The fine art of copywriting: be quick

 

People are busy. So get to the point.

This advice is so obvious and so commonplace that I hesitated to include it in this series of blog posts.

BUT… I realised that people often lose sight of what is really meant by this advice, so here’s my view:

  1. Great copy gets to the point immediately, not just ‘quickly’.
  2. Great copy puts the point first, at the start of the first sentence.
  3. Great copy doesn’t let you miss the point, or allow it to get buried in a deep sentence.
  4. Great copy doesn’t waste words on welcomes, greetings or platitudes.
  5. Great copy doesn’t state the obvious.

As all good journalists know, you should tell people what you’re going to tell them, and then tell them what you’re going to tell them in more detail. Begin with the big point, the sexy whizz-bang nugget of fun that your reader wants to hear about. And then explain why your thing is better than competitors’ things.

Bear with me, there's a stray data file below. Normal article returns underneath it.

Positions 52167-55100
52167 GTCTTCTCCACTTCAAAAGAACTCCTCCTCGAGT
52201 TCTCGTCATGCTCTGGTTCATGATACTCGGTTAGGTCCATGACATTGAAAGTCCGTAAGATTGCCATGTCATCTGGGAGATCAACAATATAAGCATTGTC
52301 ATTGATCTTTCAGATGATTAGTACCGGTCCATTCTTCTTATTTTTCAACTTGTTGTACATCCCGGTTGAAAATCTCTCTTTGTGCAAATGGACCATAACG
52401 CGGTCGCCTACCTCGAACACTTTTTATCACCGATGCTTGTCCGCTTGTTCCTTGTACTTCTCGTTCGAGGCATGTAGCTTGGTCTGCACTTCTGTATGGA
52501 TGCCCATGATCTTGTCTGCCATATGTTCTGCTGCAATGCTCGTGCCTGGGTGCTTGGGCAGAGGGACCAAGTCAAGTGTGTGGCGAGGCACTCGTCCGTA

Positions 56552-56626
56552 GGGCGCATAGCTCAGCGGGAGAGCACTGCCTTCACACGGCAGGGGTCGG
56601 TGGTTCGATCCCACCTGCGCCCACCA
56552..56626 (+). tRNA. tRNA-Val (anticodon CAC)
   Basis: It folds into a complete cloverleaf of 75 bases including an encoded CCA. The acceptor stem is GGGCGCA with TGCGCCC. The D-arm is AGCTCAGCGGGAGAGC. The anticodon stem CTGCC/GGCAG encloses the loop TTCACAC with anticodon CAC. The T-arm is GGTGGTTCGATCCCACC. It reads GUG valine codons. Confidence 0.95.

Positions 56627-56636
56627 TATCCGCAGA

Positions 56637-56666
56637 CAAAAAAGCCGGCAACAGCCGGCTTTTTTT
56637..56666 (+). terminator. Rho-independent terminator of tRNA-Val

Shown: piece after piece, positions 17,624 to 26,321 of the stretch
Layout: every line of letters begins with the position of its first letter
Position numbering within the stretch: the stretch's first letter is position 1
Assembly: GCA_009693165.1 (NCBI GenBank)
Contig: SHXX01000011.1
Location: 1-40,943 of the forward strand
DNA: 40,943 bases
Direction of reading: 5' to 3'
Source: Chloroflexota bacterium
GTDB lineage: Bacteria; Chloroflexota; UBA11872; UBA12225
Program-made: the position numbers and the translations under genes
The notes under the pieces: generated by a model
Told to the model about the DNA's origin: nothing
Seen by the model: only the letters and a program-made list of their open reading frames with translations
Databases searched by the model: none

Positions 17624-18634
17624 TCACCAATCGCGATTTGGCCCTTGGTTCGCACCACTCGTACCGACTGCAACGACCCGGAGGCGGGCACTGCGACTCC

Comments

  1. So where do you stand on US-style long sales letter copy? Those US copywriters tell us that those 24-page juggernauts actually work. And does it have a place in the UK?

    Comment by Nigel the copywriter — January 11, 2012 @ 10:19 am

  2. Hi Nigel,

    I think those US-style sales letters are insane! They are typically used to sell utter junk or ‘information’ products. I deliberately avoid the kind of American copywriter that writes sales letters, just because their craft is irrelevant to mine. We have different clients, different audiences and different ways of working.

    And yes, Americans seem to love those crazy, rambling, gaudy sales letters. I think Brits are too suspicious to fall for sales letters – but I could be wrong!

    My post is really about writing web copy for genuine businesses, charities or any other kind of organisation that wants to communicate.

    Leif

    Comment by Leif Kendall — January 11, 2012 @ 11:31 am

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